Trump places himself above the rule of law, so it’s easy to see him as a grave threat to it. But as much as the president distorts facts, the law itself is mostly still intact. The president, aided by Attorney General William Barr, other administration officials and Republicans in Congress, eagerly promotes the law, as when he tweets about perceived opponents like his fired former FBI director, James Comey (“What are the consequences for his unlawful conduct. Could it be years in jail?”), or former Obama secretary of state John Kerry (who supposedly “grossly violated the Logan Act with respect to Iran”). What’s good for the goose may be off limits for the gander, but it’s still good. We do not, for now, live in a tyranny with corrupt laws; we still have just laws. And that bodes well for the survival of norms that seem constantly under assault by a singular president.
The law only appears to be under attack because Americans disagree about facts — and about what officials should do to enforce laws in response to particular facts. But except for some arguments about presidential power under the Constitution, rarely do we disagree about what the law is. How to apply it is another matter.
Americans embrace the rule of law, but egregious departures speckle the country’s history. Often the law itself is not the culprit but rather a gross distortion of the facts applied to enforcement. For example, during the Red Scare after World War I, socialists and immigrants were broadly assumed to be dangerous and so were arrested under the Sedition Act; during World War II, Japanese Americans were broadly assumed to be loyal to Japan and so by executive order were relocated to internment camps; in the McCarthy era, people who had flirted with communism were broadly assumed to be disloyal to the United States, and so were hauled before Congress and lost their jobs. It was not so much that the laws needed changing (we agree that sedition is a crime), but rather the way people turned assumptions, particularly assumptions about large groups of other people, into facts, and the way people in power were allowed to apply the law.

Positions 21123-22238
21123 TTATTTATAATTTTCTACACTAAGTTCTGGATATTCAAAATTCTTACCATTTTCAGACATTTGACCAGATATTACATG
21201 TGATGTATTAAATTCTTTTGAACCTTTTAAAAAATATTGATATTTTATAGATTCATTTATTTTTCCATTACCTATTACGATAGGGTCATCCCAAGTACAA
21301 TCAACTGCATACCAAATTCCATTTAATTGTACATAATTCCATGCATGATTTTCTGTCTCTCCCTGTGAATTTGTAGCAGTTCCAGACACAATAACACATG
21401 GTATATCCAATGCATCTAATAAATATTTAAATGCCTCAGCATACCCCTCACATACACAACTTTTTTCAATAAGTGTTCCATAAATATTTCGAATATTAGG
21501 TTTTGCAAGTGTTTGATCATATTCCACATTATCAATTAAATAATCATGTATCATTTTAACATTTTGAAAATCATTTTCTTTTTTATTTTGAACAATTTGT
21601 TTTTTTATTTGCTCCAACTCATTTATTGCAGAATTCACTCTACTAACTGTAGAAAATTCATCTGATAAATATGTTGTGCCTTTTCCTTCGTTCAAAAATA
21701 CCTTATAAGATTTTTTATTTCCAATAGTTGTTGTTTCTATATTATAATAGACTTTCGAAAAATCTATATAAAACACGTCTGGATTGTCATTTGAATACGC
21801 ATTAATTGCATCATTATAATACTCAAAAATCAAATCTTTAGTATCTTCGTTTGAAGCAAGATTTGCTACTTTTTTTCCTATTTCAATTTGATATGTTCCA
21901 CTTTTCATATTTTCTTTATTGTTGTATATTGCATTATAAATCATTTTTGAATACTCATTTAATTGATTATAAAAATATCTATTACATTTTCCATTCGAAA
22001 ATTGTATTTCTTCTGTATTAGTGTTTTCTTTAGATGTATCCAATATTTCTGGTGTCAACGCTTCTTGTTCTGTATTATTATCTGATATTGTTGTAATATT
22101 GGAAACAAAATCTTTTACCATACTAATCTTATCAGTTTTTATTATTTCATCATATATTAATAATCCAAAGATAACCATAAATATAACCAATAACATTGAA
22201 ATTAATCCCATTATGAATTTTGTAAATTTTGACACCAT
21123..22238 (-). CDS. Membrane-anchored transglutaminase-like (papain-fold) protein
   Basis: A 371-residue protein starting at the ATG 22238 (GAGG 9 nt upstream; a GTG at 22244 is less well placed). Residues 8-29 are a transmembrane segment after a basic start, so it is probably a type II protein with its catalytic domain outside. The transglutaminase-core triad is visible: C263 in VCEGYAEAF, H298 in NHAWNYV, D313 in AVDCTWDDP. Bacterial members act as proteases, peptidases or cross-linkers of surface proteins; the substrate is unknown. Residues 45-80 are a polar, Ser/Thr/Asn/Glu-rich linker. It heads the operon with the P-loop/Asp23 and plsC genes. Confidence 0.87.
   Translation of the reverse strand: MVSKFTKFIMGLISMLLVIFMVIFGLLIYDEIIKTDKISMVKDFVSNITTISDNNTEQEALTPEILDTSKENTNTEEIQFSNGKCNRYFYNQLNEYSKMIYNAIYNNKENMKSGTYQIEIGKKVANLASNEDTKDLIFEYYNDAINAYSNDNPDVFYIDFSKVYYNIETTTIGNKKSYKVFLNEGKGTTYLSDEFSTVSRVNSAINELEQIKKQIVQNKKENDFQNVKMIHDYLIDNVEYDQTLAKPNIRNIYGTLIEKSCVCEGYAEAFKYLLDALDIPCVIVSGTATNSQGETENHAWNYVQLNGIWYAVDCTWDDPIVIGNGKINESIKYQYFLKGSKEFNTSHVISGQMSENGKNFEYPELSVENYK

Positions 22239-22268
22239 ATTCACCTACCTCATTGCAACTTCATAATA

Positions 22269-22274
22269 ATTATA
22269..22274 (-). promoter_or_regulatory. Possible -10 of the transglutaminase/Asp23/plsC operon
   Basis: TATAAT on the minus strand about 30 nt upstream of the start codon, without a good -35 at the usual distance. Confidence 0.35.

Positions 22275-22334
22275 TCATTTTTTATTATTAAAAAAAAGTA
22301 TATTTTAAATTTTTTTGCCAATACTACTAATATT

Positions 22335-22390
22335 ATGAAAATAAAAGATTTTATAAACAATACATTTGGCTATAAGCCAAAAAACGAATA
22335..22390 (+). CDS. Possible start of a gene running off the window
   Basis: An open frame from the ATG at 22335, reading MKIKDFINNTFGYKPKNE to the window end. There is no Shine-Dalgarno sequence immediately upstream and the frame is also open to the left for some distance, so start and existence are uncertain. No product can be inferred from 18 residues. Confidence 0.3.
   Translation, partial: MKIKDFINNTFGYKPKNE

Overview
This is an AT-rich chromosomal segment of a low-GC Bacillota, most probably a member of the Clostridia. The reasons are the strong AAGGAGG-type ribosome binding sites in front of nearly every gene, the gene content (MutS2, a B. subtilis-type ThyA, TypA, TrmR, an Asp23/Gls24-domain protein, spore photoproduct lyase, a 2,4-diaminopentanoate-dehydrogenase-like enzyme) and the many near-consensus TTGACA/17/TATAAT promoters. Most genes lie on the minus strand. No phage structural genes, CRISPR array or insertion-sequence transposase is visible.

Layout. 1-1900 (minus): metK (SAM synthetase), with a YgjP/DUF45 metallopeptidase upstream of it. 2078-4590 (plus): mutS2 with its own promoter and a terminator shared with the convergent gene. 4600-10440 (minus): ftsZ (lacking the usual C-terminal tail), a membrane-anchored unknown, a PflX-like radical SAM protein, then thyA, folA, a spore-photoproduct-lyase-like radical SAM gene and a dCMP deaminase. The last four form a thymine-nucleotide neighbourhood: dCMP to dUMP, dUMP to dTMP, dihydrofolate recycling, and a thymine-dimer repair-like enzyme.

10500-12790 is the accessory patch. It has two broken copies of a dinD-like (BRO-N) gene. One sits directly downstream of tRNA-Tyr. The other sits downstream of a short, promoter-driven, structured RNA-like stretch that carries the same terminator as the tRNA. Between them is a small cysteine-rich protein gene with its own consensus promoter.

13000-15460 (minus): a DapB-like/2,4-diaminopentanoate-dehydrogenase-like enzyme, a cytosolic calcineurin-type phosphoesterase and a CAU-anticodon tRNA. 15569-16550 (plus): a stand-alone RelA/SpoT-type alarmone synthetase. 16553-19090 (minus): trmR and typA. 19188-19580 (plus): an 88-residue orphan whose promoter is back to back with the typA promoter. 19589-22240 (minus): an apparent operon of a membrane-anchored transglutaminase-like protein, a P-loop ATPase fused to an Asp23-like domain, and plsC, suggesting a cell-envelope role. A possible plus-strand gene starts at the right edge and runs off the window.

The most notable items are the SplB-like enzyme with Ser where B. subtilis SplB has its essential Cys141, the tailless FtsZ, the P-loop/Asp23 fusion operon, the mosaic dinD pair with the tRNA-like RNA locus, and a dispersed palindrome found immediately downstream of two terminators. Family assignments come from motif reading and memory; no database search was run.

Today, Trump, too, warps facts and uses distortion to promote his asymmetrical idea of law enforcement. There are those who uphold legal norms for all — political opponents as well as themselves. Members of Congress from both parties were vigilant in preventing financial conflicts of interest on the part of Obama administration officials (few people with financial conflicts were nominated for Senate-confirmed positions, thanks to a robust White House ethics office and a bipartisan commitment in the Senate to carefully screen nominees). On the other side are those who accuse only their opponents and rely on twisted facts to prosecute their case. For example, Trump and his supporters say President Barack Obama “spied” on Trump — the underpinning of “Obamagate,” what Trump calls “an illegal takedown” of a duly elected president — or that Hillary Clinton committed a crime with her email.
These same people will say the rule of law applies to everyone, but the “facts” somehow always show that it is only their opponents, never themselves, who violate the law. When caught with a bad set of facts, they answer that other “facts” need to be considered or that, whatever the facts are, they are not as bad as some unrelated alleged “facts” about someone on the opposing side. But in none of these cases do the players deny the law — or directly argue that it applies to some and not others.
That asymmetry was on display this month when the Supreme Court heard arguments on whether subpoenas from lawmakers and prosecutors would impose an undue burden on Trump as he performs the duties of the presidency. That was the argument President Bill Clinton made 20 years ago, when he asked the court to stay Paula Jones’s sexual harassment suit until after he left office. The court rejected that argument. Now, Trump and his lawyers, including the solicitor general of the United States, are arguing that this time, things are different. In their world of alternative facts, the burden on the presidency from subpoenas is now greater. (Never mind the actual facts: The subpoenas are directed to a third party, and Trump does not personally need to do anything to comply with them.) We will soon find out if the court — dominated by Republican-appointed justices — will decide the cases based on legal principles or on facts that it accepts as true simply because the president says they are true.
Such asymmetrical strategies are in force in the 2020 election. Facts: Trump encouraged Russia to intervene in the 2016 contest, took advantage of Moscow’s meddling and, last year, tried to get Ukraine to investigate Joe Biden. Alternative facts, now that Biden has not been linked to any wrongdoing in Russia or Ukraine: The presumptive Democratic nominee is in the back pocket of China, per the “Beijing Biden” mantra of the Trump campaign. The implication is that, even if voters believe that Russia wants Trump, they should know that China wants Biden. Except there’s no evidence that Biden is asking China to intervene in the election on his behalf or that he is Beijing’s chosen candidate.